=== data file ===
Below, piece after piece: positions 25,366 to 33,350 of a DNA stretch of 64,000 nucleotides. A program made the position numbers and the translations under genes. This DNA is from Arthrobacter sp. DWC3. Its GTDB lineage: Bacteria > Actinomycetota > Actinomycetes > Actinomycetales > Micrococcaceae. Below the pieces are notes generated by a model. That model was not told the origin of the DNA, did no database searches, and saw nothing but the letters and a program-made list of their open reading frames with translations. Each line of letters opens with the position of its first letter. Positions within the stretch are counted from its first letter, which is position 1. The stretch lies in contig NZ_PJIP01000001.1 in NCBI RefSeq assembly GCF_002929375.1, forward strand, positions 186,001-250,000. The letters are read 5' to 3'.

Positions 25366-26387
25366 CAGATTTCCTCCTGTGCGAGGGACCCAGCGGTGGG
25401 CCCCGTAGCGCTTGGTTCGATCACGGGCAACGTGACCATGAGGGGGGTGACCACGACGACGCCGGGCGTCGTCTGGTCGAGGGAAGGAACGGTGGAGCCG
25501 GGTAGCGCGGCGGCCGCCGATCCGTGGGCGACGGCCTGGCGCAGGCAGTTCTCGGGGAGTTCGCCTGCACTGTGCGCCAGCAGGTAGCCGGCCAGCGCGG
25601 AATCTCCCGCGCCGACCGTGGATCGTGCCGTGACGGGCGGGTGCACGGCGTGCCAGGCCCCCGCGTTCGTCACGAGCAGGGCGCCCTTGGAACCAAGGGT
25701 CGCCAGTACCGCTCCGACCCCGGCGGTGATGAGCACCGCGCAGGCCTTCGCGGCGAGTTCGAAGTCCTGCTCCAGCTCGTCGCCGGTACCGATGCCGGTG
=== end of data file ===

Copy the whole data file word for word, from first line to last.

Below, piece after piece: positions 25,366 to 33,350 of a DNA stretch of 64,000 nucleotides. A program made the position numbers and the translations under genes. This DNA is from Arthrobacter sp. DWC3. Its GTDB lineage: Bacteria > Actinomycetota > Actinomycetes > Actinomycetales > Micrococcaceae. Below the pieces are notes generated by a model. That model was not told the origin of the DNA, did no database searches, and saw nothing but the letters and a program-made list of their open reading frames with translations. Each line of letters opens with the position of its first letter. Positions within the stretch are counted from its first letter, which is position 1. The stretch lies in contig NZ_PJIP01000001.1 in NCBI RefSeq assembly GCF_002929375.1, forward strand, positions 186,001-250,000. The letters are read 5' to 3'.

Positions 25366-26387
25366 CAGATTTCCTCCTGTGCGAGGGACCCAGCGGTGGG
25401 CCCCGTAGCGCTTGGTTCGATCACGGGCAACGTGACCATGAGGGGGGTGACCACGACGACGCCGGGCGTCGTCTGGTCGAGGGAAGGAACGGTGGAGCCG
25501 GGTAGCGCGGCGGCCGCCGATCCGTGGGCGACGGCCTGGCGCAGGCAGTTCTCGGGGAGTTCGCCTGCACTGTGCGCCAGCAGGTAGCCGGCCAGCGCGG
25601 AATCTCCCGCGCCGACCGTGGATCGTGCCGTGACGGGCGGGTGCACGGCGTGCCAGGCCCCCGCGTTCGTCACGAGCAGGGCGCCCTTGGAACCAAGGGT
25701 CGCCAGTACCGCTCCGACCCCGGCGGTGATGAGCACCGCGCAGGCCTTCGCGGCGAGTTCGAAGTCCTGCTCCAGCTCGTCGCCGGTACCGATGCCGGTG